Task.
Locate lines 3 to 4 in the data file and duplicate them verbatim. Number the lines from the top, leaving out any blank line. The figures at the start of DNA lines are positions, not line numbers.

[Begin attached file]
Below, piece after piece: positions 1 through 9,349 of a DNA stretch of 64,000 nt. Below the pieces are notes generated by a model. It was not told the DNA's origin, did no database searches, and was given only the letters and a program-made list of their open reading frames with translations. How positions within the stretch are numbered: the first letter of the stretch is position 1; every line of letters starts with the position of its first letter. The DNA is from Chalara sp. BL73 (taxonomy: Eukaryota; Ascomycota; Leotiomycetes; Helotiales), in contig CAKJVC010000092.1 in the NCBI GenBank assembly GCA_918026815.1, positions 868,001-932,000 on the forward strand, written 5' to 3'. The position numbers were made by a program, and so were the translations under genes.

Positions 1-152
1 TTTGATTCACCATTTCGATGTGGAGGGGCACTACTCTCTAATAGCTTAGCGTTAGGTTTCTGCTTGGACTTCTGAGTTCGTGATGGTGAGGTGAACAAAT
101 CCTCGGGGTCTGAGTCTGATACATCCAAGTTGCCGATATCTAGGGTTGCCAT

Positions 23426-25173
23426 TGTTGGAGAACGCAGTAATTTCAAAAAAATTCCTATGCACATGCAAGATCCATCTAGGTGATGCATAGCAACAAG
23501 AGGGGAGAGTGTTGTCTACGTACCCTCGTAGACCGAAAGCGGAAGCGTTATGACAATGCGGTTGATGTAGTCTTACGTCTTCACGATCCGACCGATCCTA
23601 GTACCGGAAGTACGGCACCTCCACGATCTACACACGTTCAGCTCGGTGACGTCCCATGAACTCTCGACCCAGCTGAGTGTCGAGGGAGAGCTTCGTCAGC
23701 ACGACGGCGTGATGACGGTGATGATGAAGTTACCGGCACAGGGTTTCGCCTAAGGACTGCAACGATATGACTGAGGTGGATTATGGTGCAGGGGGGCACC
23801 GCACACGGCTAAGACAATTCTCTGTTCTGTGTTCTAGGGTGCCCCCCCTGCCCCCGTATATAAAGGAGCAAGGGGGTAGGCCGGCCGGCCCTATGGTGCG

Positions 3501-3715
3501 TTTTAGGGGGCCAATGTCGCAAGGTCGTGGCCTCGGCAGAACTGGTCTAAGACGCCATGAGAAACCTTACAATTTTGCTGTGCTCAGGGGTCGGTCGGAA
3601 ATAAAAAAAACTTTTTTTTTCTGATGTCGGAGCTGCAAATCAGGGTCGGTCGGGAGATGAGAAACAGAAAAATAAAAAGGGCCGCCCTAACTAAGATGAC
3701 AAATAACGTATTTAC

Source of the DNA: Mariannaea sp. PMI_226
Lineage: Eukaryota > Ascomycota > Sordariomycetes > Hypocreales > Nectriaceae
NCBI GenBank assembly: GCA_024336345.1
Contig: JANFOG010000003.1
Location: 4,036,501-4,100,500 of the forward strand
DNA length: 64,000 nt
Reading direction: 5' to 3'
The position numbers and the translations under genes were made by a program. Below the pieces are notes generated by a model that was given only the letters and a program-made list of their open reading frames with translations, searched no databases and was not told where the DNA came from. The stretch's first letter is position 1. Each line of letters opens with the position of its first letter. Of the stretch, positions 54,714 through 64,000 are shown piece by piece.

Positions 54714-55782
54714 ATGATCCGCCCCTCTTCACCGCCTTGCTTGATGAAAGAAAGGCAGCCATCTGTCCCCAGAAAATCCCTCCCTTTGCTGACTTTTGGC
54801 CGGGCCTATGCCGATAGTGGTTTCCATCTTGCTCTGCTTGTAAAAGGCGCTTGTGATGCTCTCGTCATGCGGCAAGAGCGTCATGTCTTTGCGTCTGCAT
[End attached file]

1 TTTGATTCACCATTTCGATGTGGAGGGGCACTACTCTCTAATAGCTTAGCGTTAGGTTTCTGCTTGGACTTCTGAGTTCGTGATGGTGAGGTGAACAAAT
101 CCTCGGGGTCTGAGTCTGATACATCCAAGTTGCCGATATCTAGGGTTGCCAT